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Arts / Museums

The Other Side of Day for Night

How the Music Fest Uses Historic Venue to Make Art Nirvana

BY // 12.17.16

Day for Night brings a concert lineup to Houston that is drawing national interest and international headliners. But what about the other part of the programming — the art component?

After a gritty walk through and behind the scenes tour the day before VIPS were admitted, a new reality became clear. The art of year two of this winter music festival lives up to the hype — and then some. While mega musical luminary and MoMA-exhibited Björks installation was still off limits and being tested, it will no doubt be extraordinary. The post-feminist iconoclast recently reclaimed her personal power after a rocky breakup with mega art star Matthew Barney, a breakup her music and installation are expected to allude to (through the filter of a fantastical world).

Still, there were plenty of new media light and sound artists to take in, that add depth and texture to one of the most extraordinary art venues in Texas —who would have thought that the former Barbara Jordan U.S. Post Office in downtown Houston could be the site of an art experience that would be the envy of many museums and also draw greater attendance than all the art fairs in Houston and Dallas combined. (It doesn’t hurt to have a surreal, postal relic with 1.5 million square-feet of indoor/outdoor space to play with.)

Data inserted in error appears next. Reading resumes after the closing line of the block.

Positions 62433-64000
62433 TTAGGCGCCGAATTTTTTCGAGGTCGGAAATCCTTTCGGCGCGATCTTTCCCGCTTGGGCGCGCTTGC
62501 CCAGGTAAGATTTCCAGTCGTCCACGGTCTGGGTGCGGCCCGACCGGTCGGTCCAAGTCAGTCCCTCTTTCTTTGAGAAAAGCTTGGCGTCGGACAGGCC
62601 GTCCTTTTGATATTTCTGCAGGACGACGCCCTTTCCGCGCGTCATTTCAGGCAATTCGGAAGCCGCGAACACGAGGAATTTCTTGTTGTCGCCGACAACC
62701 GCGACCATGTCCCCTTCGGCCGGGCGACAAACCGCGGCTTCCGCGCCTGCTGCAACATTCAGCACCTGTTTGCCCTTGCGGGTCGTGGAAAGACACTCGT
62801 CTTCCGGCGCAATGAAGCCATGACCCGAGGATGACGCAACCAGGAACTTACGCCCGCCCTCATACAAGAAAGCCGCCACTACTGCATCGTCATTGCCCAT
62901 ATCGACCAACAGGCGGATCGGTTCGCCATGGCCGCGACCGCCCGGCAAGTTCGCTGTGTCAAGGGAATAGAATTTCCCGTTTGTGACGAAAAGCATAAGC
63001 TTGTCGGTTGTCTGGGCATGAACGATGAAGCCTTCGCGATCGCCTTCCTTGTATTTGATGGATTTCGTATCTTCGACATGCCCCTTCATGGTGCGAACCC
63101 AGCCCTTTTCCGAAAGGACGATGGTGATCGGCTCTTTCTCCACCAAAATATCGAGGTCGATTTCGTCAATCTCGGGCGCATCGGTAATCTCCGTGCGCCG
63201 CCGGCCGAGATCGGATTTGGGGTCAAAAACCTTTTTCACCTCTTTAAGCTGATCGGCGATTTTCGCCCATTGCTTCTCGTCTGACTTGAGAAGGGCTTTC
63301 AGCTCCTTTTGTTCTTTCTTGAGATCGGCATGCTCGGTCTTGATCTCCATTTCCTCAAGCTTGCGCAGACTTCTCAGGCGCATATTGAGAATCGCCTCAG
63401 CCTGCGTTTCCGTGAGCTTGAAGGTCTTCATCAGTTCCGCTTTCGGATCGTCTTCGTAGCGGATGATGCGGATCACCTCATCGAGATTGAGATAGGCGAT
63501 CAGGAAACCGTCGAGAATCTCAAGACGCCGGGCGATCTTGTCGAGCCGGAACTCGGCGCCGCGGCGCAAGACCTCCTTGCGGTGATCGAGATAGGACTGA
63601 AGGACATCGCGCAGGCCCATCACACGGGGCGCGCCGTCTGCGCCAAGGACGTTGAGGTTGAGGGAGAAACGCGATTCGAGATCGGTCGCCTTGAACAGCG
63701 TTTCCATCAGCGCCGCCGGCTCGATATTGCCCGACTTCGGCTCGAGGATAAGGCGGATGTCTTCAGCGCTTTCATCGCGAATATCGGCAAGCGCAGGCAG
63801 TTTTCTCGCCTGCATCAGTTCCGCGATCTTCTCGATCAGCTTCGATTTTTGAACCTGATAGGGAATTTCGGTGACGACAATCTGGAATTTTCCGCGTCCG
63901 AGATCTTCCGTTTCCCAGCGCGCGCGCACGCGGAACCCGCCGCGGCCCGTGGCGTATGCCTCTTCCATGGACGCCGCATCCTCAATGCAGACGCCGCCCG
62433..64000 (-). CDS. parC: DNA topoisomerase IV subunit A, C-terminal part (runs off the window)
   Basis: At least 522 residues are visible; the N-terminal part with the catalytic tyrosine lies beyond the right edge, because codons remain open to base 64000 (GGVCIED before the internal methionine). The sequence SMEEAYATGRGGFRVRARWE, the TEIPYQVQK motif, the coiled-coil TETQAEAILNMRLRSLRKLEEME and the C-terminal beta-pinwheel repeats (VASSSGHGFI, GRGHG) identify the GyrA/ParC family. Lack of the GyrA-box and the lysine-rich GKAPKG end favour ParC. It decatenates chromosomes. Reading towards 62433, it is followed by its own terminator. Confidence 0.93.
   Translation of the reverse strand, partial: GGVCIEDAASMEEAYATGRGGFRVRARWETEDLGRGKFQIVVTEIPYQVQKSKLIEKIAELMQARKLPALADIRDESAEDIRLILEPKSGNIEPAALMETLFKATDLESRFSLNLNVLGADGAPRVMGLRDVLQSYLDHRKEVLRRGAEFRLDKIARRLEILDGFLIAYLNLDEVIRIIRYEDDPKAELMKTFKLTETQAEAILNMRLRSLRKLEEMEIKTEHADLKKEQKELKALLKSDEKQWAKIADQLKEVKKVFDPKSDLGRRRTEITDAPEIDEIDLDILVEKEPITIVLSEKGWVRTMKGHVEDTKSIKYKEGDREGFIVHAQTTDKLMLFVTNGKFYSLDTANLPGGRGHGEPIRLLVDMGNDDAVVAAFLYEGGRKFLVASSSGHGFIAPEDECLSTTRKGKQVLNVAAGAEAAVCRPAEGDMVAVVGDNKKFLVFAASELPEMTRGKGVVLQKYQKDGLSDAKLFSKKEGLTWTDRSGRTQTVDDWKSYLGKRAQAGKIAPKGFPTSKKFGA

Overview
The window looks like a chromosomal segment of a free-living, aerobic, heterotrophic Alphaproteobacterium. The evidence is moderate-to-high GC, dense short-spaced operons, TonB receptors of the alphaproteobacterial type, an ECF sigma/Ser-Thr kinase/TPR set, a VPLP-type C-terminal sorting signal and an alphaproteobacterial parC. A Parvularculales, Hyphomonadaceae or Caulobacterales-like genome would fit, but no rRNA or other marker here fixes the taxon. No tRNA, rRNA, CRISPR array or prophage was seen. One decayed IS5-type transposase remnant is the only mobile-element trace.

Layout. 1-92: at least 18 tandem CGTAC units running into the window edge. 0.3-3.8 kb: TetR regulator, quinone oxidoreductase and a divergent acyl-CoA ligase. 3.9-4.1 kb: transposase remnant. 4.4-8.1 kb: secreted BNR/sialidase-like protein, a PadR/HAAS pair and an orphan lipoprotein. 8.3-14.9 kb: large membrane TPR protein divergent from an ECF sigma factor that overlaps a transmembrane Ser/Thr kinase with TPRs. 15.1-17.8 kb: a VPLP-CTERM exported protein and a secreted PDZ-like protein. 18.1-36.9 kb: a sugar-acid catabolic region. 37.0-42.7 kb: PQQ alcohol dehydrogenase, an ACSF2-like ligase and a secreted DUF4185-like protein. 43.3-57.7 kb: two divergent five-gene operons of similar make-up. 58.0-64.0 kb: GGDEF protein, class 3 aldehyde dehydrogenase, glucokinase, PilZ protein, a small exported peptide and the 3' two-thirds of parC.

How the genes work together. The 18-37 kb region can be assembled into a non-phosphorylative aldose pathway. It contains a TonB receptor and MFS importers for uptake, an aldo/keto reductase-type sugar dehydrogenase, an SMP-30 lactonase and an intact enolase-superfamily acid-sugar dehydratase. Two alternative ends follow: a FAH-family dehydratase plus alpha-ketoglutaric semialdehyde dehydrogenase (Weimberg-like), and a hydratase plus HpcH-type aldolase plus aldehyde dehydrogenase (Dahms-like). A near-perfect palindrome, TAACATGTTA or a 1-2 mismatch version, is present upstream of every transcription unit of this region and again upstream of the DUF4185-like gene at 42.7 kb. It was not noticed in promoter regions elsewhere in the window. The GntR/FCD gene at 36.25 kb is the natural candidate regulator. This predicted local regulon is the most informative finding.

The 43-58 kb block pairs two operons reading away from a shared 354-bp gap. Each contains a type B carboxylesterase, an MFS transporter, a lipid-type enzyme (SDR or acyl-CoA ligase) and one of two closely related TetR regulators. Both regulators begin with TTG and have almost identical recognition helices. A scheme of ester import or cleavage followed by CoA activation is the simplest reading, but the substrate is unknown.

Credit Day for Night main man Omar Afra with once again tapping Manhattan-based producer of experiences (and artist) Alex Czetwertynski. Czetwertynski created music spectacles for talents ranging from Beyoncé and Madonna to Stevie Wonder and Santana, while at the same time also having a Masters in Philosophy from the Sorbonne studying questions on the juncture of the Body/Mind. Czetwertynski’s CV also includes running a film production company in Paris and directing a graphics firm in L.A. that worked on a super scale. It is his curatorial chops and ability to summon artists who traverse and seem to leap over the mere art world — from Paris-based, Tate London-shown Nonotak to Russian collective Tundra — who create dizzying environments to that give Day for Night its immersive, dystopian, hypnotic edge-of-the-universe flavor.

Like many adventures in art and life, Day for Night is ephemeral. If you don’t experience it now, like Woodstock, you’ll have to make do with mere images and stories from those who were there later.

Check out the complete schedule and ticketing info for this all-day Saturday and Sunday Day for Night here.

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